In Mexico, tens of thousands of striking teachers are continuing protests against an education overhaul they say is aimed at privatizing education and weakening their rights. For two weeks, the teachers have occupied the main square in Mexico City, demanding adequate funding for rural schools and policies that respect indigenous cultures. They oppose reforms touted by Mexican President Enrique Peña Nieto, which include plans to base teacher hiring on mandatory evaluations. Educators in Mexico have a long history of resistance, including a key role in the 2006 uprising in the Mexican state of Oaxaca, where a crackdown on striking teachers sparked a massive popular movement against the governor. Alfonso Arellano, from Oaxaca’s Section 22 of the teachers’ union, spoke during a major protest on Sunday in Mexico City.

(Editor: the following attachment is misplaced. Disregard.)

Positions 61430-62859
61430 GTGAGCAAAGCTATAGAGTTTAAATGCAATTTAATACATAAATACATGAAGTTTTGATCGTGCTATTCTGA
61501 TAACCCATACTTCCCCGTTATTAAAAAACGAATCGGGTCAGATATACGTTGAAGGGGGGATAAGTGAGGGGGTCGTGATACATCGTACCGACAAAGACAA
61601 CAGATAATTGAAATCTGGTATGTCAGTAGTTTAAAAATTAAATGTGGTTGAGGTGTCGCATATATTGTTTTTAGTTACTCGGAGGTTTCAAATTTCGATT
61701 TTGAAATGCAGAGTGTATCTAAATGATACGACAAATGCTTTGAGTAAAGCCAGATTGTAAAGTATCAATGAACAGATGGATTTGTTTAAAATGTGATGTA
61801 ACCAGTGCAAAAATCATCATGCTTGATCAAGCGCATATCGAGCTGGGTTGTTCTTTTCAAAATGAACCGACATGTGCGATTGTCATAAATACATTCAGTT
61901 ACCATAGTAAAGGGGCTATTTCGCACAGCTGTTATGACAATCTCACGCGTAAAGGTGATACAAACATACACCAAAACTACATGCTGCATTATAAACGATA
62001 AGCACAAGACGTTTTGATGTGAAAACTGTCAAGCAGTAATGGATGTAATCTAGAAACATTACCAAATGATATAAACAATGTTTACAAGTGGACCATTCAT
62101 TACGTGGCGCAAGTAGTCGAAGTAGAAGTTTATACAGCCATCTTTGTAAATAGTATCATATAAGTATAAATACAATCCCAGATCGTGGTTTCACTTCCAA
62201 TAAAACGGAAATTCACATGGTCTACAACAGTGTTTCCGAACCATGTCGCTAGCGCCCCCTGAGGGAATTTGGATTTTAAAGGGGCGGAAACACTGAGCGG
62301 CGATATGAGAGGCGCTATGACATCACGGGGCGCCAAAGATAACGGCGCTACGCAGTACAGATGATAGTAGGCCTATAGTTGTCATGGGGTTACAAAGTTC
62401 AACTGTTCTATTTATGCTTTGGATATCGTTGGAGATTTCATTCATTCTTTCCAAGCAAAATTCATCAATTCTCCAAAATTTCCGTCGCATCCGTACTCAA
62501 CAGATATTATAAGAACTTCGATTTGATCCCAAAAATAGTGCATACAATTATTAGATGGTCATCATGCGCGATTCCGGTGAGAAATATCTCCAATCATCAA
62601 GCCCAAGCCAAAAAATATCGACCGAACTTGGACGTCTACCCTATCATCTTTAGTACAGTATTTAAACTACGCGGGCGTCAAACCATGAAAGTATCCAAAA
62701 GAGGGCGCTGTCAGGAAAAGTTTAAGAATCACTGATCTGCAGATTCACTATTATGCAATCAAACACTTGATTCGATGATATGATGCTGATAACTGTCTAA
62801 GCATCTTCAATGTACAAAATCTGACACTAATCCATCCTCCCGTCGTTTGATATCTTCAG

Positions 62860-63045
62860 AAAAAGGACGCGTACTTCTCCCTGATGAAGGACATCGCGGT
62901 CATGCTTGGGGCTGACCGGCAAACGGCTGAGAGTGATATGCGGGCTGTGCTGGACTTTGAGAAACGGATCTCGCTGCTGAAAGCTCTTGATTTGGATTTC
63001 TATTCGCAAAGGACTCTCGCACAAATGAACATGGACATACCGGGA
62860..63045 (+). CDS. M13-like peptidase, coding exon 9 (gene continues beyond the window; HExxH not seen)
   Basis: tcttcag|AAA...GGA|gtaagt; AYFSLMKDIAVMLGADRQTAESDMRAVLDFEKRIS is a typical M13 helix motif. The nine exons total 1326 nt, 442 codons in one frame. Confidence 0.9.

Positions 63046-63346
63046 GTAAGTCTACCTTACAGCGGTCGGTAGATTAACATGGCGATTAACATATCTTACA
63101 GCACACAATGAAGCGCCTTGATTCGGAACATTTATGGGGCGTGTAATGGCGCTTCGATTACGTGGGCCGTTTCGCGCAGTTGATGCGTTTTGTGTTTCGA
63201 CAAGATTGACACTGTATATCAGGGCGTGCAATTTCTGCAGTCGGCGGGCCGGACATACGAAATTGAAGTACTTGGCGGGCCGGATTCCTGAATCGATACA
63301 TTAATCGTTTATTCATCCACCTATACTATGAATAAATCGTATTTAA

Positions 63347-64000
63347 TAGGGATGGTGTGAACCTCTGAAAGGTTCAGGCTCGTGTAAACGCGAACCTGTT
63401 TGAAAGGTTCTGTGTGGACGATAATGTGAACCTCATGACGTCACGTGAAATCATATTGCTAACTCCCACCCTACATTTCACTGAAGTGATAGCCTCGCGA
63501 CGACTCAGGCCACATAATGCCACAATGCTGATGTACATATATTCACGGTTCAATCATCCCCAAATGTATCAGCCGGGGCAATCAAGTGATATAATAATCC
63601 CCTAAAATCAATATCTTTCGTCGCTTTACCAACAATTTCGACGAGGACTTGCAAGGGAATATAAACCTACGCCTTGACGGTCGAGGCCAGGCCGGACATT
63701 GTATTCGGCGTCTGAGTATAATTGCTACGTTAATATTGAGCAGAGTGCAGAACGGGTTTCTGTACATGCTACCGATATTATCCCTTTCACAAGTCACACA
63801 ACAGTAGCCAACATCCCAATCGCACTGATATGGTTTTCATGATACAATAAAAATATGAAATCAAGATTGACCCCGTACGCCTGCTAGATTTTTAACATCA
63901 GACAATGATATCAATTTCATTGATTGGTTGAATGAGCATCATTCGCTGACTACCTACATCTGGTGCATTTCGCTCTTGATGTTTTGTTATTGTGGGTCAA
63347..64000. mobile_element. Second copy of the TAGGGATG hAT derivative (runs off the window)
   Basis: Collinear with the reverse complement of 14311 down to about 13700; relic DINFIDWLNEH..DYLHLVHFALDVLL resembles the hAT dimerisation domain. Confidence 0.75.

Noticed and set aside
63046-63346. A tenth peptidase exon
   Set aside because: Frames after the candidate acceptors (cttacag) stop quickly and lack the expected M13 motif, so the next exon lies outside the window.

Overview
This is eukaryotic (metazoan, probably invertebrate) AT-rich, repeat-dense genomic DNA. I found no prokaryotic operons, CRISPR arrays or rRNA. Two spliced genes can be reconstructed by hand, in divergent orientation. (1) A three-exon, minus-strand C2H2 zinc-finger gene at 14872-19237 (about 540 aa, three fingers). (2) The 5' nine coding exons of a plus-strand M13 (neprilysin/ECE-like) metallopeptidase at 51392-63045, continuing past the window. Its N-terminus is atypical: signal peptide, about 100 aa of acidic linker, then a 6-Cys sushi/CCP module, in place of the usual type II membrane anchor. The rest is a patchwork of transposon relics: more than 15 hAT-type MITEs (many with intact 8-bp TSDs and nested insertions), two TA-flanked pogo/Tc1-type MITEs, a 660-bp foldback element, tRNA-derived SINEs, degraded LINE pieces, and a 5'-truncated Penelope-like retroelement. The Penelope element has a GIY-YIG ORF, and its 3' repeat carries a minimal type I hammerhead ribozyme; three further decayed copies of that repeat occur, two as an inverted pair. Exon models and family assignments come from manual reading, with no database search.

Alfonso Arellano: "We want Articles 3 and 73 to be repealed. The current government, the PRI government, has wrongly called this education reform, but really it is labor reform. Why? Why? Because it goes after our rights as workers. Educational reform would be structural and related to the curriculum and directly related to the students. This wrongly called labor reform is changing constitutional articles and putting into risk all of the labor rights that the national union and the national coordinator has gained with 30 years of struggle."
At least four independent journalists were reportedly arrested at Sunday’s protest and two are now being held in prison. Peña Nieto delivered his state-of-the-union address on Monday instead of Sunday in a bid to avoid the unrest. Peña Nieto is also facing protests over plans to overhaul Mexico’s energy sector by opening the state-controlled oil company to investment from foreign multinationals.